Liked by 1 person

    1. That is so true! I’m a natural procrastinator, so any time I find myself veering into “I’ll do it later…” territory, I know things are getting bad! It really is amazing how our parents’ and mentors’ words stick with us!

      Liked by 1 person

  4. I love, “Don’t be afraid of sounding bad.” Love. Love. Love! It’s so vulnerable to put yourself out there. We all have to start somewhere.You are so right. It’s about growth, not perfection. I just read an article today that discussed embracing our imperfections. Someone must be trying to tell me something 😉

    And to answer your last questions…What keeps me working towards my goal is thinking about the specific lifestyle I’m hoping to achieve through a writing career. I think about my daughter and the kind of mom I want her to grow up watching. That is a huge motivating factor for me…and having an encouraging spouse is HUGE blessing to be sure. Silencing my inner critic has been a struggle all my life. I want to prove to myself that I’ve got what it takes. I silence my inner critic when I finish a piece of work. Whether I love it or not, I’ve finished it and that’s a small victory in my book!

    Liked by 1 person

    1. Thank you for you kind words! This post was definitely written from a place of deep anxiety and searching for hope–it’s the kind of pep talk I have to give myself frequently!

      I love the way you describe your motivations and inspirations! You are blessed to have so much love in your life! And celebrating each accomplishment along the way is a great way to show that inner critic that you’re unstoppable!

      Liked by 1 person

      1. Addie I just love you! I’m glad we’ve crossed paths 😉 I read Stephen King’s book “On Writing” and he talks about writing being a lonely profession and I am finding that he is right. It’s so nice to have a blogging community!

        Liked by 1 person

  5. My music Ed professors used to tell us “practice makes permanence” and I think that fits in with getting better. First it get better, then you don’t stop, you keep practicing so the skill or song or task is consistent or permanent each time. I thought this was a great post, thanks for sharing!

    Liked by 2 people

  6. What keeps me working towards my goals is the wonderful sense of accomplishment that compels me to keep practicing. Call me tenacious, because I am. I was raised by a loving “no excuses” mother. She wanted me to succeed, and the look on her face when I did still reminds me. I love new and different. You rarely stay in a small space when you’d rather expand to the next level of personal excellence. Failure is information. Just a mention!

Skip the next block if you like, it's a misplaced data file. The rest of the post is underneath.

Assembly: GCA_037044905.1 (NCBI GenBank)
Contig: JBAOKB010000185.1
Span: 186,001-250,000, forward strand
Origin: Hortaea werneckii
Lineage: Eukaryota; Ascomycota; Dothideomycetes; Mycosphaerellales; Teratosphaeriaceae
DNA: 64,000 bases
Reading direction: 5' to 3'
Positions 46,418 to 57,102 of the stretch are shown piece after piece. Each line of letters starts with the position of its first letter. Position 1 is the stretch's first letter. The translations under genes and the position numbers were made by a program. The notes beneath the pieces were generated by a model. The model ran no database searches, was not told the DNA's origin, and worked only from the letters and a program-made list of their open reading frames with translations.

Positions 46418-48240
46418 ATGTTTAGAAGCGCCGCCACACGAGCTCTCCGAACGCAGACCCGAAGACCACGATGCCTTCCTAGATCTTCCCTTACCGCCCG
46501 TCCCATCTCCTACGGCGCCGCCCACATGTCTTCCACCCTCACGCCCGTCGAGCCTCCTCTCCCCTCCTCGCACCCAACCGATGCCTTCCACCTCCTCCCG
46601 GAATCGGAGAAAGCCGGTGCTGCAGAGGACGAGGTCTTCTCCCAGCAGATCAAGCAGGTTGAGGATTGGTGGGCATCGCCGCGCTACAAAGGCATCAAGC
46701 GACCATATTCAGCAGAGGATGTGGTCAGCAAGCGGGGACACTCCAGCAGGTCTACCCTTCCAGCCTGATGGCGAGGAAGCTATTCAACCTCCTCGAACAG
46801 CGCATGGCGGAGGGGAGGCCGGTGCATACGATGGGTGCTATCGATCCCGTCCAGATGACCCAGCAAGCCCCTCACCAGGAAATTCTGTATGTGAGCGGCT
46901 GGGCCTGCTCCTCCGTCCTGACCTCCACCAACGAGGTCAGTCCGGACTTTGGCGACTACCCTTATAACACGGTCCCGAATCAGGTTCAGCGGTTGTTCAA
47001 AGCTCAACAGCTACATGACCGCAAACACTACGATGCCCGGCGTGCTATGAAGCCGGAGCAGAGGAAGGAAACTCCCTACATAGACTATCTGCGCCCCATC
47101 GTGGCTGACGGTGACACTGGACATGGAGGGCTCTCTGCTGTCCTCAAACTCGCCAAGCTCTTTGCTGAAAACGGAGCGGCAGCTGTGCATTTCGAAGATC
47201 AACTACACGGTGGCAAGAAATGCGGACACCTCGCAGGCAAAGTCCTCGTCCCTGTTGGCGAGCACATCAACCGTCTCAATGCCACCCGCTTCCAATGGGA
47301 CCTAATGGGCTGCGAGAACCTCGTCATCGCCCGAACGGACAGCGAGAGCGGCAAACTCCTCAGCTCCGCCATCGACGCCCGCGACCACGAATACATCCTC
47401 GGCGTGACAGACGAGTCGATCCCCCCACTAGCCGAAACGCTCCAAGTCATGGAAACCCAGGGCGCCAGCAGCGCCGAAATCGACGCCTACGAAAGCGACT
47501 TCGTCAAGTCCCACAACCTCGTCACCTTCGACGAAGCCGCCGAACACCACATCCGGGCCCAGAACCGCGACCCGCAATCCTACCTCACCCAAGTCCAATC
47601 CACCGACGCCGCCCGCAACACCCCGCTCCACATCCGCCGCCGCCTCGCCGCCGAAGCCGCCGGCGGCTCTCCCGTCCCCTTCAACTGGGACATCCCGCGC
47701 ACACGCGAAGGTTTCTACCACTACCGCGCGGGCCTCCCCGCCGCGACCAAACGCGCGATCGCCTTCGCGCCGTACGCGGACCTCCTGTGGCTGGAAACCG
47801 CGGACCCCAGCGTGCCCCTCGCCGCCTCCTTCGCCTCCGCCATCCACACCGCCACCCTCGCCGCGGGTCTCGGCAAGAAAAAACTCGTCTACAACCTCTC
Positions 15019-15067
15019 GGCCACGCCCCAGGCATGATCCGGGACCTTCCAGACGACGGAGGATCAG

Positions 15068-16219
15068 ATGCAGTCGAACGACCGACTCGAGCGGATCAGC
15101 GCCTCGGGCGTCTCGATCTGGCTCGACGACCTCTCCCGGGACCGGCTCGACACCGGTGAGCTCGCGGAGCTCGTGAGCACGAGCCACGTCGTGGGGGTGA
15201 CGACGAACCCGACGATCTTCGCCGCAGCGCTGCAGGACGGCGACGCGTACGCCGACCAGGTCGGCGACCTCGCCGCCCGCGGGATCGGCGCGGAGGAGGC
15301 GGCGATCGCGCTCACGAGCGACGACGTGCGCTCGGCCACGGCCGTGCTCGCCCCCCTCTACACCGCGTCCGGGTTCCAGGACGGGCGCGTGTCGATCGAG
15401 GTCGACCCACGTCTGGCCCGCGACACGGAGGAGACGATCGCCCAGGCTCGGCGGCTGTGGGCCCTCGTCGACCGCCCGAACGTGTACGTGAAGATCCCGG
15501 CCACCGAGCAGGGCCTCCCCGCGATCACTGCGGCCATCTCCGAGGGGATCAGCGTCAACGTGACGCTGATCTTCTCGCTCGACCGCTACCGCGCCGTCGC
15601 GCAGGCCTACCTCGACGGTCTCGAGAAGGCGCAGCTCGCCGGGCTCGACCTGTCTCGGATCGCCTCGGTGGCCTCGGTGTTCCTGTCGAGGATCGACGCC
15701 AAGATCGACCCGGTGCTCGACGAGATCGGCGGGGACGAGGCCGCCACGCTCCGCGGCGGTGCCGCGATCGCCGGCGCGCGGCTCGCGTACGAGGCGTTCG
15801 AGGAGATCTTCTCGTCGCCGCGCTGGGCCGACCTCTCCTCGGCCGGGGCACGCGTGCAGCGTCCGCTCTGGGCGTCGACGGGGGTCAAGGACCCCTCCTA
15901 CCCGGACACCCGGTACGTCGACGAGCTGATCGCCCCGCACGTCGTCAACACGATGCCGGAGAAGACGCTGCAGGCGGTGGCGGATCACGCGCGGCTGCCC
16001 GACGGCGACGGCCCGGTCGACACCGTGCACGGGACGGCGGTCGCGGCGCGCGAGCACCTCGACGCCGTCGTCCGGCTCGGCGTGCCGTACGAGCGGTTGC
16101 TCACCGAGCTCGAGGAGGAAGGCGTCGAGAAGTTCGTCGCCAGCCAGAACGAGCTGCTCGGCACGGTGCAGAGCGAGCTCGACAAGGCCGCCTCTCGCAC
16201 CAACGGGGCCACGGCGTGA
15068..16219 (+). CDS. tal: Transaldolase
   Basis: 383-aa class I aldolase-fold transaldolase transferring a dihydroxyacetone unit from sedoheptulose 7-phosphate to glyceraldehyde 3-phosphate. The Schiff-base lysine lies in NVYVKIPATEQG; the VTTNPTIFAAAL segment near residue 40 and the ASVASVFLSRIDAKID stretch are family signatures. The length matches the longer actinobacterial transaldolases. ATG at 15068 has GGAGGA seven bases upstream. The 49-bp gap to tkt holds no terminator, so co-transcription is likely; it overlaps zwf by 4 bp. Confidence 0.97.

Liked by 1 person

      1. What a great idea Addie. Consider finding this quote, copying it and posting in your line of sight, or making it into a screensaver. It’s also listed this way…”Failure = feedback.” Either rings of truth. We just have to believe. Highest and Best!

        Liked by 1 person

  7. This is so on point! I struggle with staying motivated when I’m not good at something right away. I’ve learned that telling someone about my goals helps me feel accountable. But telling them to soon before I’m “ready” makes me worry I’m raising doubt. How to strike the balance between setting a goal (that says, clearly I know I need work!) and having others supporting you (meaning, “We believe you can do it!”) ??

    Liked by 1 person

    1. You’ve summarized my thoughts exactly! I feel like there’s a stage between committing to a goal and being confident about sharing it–but it’s so hard to move forward without sharing your goals and seeking support. I don’t know if there’s a perfect solution, other than to start by tackling manageable goals, and begin by telling only the people you trust most… but I’m definitely a hesitant “always test the waters” type!

      Liked by 1 person

  8. This entry really resonates with me. I, too, am a singer. In high school, our director used to tell us “perfect practice makes perfect,” which is a very different sentiment than what you expressed in your piece (and should tell you a bit about how soul-sucking my high school choir experience was at times). THANK YOU for these very refreshing words on growth, failure, and progress. The only way to truly improve is to open yourself up and be vulnerable to criticism, mistakes, and exposure of imperfections. It’s true of any hobby, talent, or skill, but it’s also true on a much larger scale — there’s such a stigma in our society when it comes to acknowledging our shortcomings, our weaknesses, our misconceptions. If we could all let go of that and be open to growth, real growth, the world would absolutely be a much better place.

    Liked by 1 person